Are you looking to enter the Bitcoin mining business and wondering about taxes?
Recently, Bitcoin mining has been in the news, given the miners shift from China to other countries such as the US and Kazakhstan. China’s crackdown on Bitcoin miners forced many to shut down while others are relocating in search of cheap electricity and renewable energy sources.
As a result, Bitcoin’s mining difficulty is at a low point, increasing the chance for smaller players to profit in a very competitive industry.
Today, we explore all the tax implications of earning Bitcoin from mining activities.
Do you pay taxes on Bitcoin mining?
In the US, if you receive Bitcoin or any other crypto from mining operations, you’ll have a taxable event. According to the IRS crypto guidelines, if you receive Bitcoin or crypto when performing a service, you need to recognize it as income and pay income taxes.
As a result, if you plan to mine Bitcoin or another cryptocurrency as a hobby, you’ll have to recognize the Fair Market Value (in USD) as hobby income when you receive the coins from mining.
If you’re mining as a business, you’ll recognize the coins from mining at the time of your receipt. Of course, the amount of taxes you need to pay and the filing obligations for a business may differ from an individual doing Bitcoin mining. More on crypto mining tax reporting later in this article.
Can I deduct Bitcoin mining equipment on crypto taxes?
Starting a mining operation as a hobby and not a business can be a costly endeavor. Modern mining rigs are expensive, and you need a lot of power (electricity) to generate enough income to cover your ongoing costs.
You can deduct your upfront costs such as mining rigs and similar equipment, reducing your tax bill in the end if you are mining as a business. No such deduction is allowed if you are mining as a hobby because, under the current tax law, hobby expenses are no longer tax-deductible.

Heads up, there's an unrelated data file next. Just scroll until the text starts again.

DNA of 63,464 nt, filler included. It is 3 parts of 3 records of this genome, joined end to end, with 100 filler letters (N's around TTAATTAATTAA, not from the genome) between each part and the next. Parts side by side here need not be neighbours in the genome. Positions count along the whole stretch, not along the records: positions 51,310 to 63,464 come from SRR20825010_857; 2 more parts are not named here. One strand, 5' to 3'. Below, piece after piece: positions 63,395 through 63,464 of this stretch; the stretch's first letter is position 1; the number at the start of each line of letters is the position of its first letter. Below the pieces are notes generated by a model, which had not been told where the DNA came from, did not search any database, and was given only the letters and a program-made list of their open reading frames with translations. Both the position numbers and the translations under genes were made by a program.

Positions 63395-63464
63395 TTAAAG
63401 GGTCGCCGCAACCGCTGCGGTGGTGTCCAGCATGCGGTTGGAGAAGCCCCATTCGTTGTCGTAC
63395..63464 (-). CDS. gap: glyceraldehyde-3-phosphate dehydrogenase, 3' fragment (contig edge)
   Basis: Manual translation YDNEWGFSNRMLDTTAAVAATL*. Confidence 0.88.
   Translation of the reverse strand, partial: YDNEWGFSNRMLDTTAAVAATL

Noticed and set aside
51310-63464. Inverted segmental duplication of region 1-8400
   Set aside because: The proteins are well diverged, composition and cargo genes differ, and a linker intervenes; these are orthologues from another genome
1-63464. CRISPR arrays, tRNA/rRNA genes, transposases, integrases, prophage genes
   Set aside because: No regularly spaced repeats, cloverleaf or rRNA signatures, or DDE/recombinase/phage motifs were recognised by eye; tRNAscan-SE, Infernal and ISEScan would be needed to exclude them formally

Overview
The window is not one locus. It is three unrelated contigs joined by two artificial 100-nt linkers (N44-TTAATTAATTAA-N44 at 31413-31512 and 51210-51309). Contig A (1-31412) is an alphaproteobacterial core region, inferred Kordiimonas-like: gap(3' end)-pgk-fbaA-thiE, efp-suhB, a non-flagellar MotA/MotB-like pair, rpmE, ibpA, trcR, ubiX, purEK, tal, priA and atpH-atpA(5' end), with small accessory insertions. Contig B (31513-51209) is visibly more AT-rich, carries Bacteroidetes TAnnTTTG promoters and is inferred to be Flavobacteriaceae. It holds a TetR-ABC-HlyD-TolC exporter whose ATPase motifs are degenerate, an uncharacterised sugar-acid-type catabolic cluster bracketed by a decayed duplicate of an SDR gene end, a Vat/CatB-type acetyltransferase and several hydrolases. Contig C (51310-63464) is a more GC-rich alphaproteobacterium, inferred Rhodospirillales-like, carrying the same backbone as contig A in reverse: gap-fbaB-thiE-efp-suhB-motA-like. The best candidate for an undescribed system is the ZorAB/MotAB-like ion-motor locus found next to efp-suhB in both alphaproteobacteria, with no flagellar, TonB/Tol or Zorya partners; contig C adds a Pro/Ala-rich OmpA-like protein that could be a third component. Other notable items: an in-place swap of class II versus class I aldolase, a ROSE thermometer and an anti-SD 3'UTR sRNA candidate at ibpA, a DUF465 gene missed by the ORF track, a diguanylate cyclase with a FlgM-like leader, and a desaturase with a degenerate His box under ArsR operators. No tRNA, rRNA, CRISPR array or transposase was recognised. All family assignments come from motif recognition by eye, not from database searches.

Can I tax-deduct recurring costs like electricity?
If you’re mining as a business and earning income from it, you can deduct your ongoing costs (e.g., repairs/maintenance for the mining machines, electricity bills), lowering your tax obligations. No such deduction is allowed if you are mining as a hobby.
How to report Bitcoin mining income on your crypto taxes?
There are crypto tax reporting obligations you need to be aware of when mining cryptocurrencies. When you receive any crypto from mining, you need to record it as income by using its FMV in USD at the time of your receipt.
When you file your tax return for the year, you will need to report the aggregate value in USD for all the coins you mined during the year. If you are mining as a hobby, you need to report hobby income. If you are mining as a business, you need to report business income on Schedule C if you are operating as a sole proprietor or single-member LLC.
Am I taxed from other crypto operations after receiving mined coins?
After you recognize income from mining coins, if you incur other transactions with the crypto you mined, you may need to recognize a taxable event.
For example, if you swap the crypto you mined for USD one year later at a profit, you’ll need to calculate the capital gains in that trade, report it, and pay capital gains taxes. Your cost basis equals the amount of income you recognize when you receive the crypto you mined.